BACK WHEN Gerald Ford had been named by Richard Nixon as his vice president, I was asked by a magazine editor to write an article about Ford. My instructions were explicit: Do not interview the man. Read the record. I did. I was amazed.

First, what I read. I read the newspaper clippings on Ford going back to his early days as a Michigan congressman. I read the transcript of his attempt to impeach Justice William O. Douglas of the Supreme Court, and last, I read the complete transcript of the hearings held for his confirmation as vice president.

Now, what I found. I found he is not what you would call smart. I found him provincial, and, in the case of Douglas, I found him petty. In the record, in the cold, stark print of the transcripts, he comes across as an unimaginative man, very conservative, dull and inarticulate.

I was stunned. And then I made a mistake. I asked colleagues who knew Ford what they thought of him. They liked him. They liked him a lot, and they said that the record in no way reflected the whole man. I chickened out. I never wrote the piece.

Ford, in a way, is symbolic of this convention. When you get close to him you tend to lose perspective. It is the same with the convention itself. Spend a little time here and things that shouldn't make any sense, start instead to sound wise.

Here, for instance, Howard Baker is considered a liberal. The fact of the matter is that he is not. He is a moderate Republican. Jacob Javits is a liberal. Charles Mathias is a liberal, Howard Baker is a moderate, and not even 5,000 conservative Republicans can change that. Words still mean something -- even at a convention.

Here, though, the world is seen through weird glasses. The Panama Canal looks like the Atlantic Ocean. Prayer in schools is seen as prayer in homes and ERA is seen, correctly, as meaning equal responsibility as well as equal rights. The Mrs. Schlaflys would like one (rights) without the other. I don't blame them a bit.

But the real loss of perspective was reserved for Jerry Ford. The man who fought inflation with a WIN button, who liberated the Mayaguez by bombing the wrong place and killing more Americans then were rescued, and who showed his judgement by pardoning Richard Nixon, was suddenly being sold as the wise man of the Republican Party. It was as if some strange cloud came through the Joe Louis Arena and everyone was stricken with amnesia.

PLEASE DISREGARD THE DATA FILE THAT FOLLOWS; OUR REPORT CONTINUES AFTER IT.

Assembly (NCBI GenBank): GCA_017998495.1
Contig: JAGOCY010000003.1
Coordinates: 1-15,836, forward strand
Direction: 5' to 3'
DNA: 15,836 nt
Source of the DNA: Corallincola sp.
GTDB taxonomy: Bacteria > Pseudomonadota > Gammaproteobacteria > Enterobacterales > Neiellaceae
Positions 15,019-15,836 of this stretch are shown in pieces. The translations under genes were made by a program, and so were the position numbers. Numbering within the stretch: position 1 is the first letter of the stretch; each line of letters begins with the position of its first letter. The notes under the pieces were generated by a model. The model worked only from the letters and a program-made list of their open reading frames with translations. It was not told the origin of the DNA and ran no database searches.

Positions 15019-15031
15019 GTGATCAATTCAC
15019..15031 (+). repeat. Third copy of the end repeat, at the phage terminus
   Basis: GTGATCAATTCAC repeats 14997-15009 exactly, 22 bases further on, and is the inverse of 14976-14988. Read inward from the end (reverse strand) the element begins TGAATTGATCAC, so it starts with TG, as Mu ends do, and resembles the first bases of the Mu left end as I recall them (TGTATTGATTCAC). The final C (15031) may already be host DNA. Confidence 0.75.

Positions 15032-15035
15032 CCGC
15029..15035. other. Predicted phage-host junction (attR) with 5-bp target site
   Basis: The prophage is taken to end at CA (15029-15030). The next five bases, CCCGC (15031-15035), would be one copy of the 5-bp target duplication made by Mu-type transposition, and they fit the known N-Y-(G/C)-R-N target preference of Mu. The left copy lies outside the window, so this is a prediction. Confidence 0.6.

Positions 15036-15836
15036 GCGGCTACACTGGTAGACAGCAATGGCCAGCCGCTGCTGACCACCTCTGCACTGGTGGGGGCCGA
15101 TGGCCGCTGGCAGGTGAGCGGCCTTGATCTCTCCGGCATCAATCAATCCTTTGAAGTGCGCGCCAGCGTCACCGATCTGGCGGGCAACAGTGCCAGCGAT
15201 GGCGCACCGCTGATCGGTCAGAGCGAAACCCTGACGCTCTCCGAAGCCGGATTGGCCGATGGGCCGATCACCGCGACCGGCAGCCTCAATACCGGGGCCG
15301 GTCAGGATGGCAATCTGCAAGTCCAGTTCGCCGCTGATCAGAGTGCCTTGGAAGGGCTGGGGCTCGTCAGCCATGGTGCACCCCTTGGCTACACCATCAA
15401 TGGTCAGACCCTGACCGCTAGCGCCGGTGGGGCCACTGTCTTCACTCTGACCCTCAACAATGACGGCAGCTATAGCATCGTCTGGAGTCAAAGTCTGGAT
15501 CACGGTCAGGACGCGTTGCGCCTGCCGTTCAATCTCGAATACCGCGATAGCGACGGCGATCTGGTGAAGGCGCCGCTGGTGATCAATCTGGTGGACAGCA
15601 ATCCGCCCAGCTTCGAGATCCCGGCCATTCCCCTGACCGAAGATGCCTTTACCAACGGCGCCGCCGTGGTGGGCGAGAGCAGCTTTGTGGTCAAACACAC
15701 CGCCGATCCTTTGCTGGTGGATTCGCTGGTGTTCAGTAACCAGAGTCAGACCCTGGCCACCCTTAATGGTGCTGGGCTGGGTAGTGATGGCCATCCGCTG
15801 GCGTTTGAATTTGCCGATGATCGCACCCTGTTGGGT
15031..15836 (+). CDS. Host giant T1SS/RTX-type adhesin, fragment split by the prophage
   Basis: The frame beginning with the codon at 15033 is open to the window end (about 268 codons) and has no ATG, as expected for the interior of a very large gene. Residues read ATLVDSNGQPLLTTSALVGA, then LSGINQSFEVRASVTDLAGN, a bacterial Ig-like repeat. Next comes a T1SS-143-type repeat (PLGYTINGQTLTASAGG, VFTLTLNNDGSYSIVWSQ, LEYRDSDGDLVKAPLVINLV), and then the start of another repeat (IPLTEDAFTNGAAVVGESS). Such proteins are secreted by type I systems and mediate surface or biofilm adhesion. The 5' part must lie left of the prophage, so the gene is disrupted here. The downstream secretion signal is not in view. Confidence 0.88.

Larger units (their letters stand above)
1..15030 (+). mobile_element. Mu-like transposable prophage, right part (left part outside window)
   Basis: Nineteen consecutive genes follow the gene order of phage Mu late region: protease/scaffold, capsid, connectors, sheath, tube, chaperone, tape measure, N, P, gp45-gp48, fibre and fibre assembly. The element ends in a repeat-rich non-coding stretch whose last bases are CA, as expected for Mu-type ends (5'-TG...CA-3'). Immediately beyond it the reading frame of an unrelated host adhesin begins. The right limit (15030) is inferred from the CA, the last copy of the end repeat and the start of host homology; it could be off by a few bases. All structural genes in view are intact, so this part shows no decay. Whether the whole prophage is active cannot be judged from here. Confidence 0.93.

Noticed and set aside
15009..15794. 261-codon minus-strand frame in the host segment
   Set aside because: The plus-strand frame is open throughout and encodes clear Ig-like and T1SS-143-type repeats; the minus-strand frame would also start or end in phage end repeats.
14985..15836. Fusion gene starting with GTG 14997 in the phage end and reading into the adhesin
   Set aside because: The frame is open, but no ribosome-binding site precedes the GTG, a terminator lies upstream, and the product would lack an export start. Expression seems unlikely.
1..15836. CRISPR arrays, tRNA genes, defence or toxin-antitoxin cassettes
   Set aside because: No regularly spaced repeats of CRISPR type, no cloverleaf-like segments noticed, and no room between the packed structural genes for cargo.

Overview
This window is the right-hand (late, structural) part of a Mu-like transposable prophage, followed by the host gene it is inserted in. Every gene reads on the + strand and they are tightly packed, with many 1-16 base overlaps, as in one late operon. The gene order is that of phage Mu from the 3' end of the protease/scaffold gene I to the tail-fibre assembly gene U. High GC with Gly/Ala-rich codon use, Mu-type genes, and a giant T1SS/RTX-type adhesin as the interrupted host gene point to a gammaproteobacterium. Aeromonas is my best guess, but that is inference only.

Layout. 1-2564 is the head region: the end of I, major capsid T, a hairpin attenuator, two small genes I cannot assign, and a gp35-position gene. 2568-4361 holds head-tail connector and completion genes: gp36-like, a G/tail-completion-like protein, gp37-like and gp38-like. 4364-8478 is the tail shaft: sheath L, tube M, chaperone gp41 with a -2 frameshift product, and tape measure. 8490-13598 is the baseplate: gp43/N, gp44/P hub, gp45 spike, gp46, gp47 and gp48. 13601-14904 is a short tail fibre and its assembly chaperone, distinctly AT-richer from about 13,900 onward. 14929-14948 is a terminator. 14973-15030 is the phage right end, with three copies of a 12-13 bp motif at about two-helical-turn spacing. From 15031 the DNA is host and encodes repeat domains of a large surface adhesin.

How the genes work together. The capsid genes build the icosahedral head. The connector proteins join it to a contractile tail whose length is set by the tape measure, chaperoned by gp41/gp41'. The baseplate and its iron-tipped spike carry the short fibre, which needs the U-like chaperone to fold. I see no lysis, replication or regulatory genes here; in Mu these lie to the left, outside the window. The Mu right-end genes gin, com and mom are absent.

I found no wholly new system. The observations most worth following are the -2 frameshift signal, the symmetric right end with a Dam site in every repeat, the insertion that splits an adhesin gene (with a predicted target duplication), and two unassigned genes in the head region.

The nature of Jerry Ford, not to mention the nature of Ronald Reagan, is enough for the collapse of their "deal." With Ford you have a man who could not, if his life depended on it, define what he wanted and how, for crying out loud, it could be implemented. This would take a precision of speech and thinking that is beyond him -- beyond him, but not Henry Kissinger.

With Reagan, Ford met his match. Here you had a party nominee who apparently came to the convention with no firm choice for vice president, who didn't know what he wanted in the man, or in the office or, for that matter, in the office of the presidency. It takes a wide-screen version of hutzpah to try to restructure the office of president in a couple of hours of shmoozing in a hotel room. Reagan as we all know, is a small-screen man.

This is something you would be excused for not knowing. The press has a tendency to puff up the people it covers and in a setting such as this one, you tend to lose your perspective altogether. It seems that all things make sense and that all hacks are statemen and that there is a plan to everything. Somewhere, I know, someone who knows bungling and mediocrity firsthand knows better.

It was Jimmy Carter's best night in months.